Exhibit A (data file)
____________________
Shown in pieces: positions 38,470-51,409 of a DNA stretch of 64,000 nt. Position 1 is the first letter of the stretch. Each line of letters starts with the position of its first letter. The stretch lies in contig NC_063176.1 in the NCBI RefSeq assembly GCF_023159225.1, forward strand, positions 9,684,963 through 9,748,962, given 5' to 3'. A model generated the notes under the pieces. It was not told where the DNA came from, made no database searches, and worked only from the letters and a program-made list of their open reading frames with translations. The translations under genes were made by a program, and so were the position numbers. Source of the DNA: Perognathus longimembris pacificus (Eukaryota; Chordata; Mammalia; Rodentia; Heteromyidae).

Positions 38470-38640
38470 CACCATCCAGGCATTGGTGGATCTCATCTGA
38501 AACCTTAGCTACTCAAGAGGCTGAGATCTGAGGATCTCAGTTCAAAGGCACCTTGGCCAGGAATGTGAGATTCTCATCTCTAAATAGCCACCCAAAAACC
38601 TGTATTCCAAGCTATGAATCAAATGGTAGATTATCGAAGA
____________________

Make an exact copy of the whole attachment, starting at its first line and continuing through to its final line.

Shown in pieces: positions 38,470-51,409 of a DNA stretch of 64,000 nt. Position 1 is the first letter of the stretch. Each line of letters starts with the position of its first letter. The stretch lies in contig NC_063176.1 in the NCBI RefSeq assembly GCF_023159225.1, forward strand, positions 9,684,963 through 9,748,962, given 5' to 3'. A model generated the notes under the pieces. It was not told where the DNA came from, made no database searches, and worked only from the letters and a program-made list of their open reading frames with translations. The translations under genes were made by a program, and so were the position numbers. Source of the DNA: Perognathus longimembris pacificus (Eukaryota; Chordata; Mammalia; Rodentia; Heteromyidae).

Positions 38470-38640
38470 CACCATCCAGGCATTGGTGGATCTCATCTGA
38501 AACCTTAGCTACTCAAGAGGCTGAGATCTGAGGATCTCAGTTCAAAGGCACCTTGGCCAGGAATGTGAGATTCTCATCTCTAAATAGCCACCCAAAAACC
38601 TGTATTCCAAGCTATGAATCAAATGGTAGATTATCGAAGA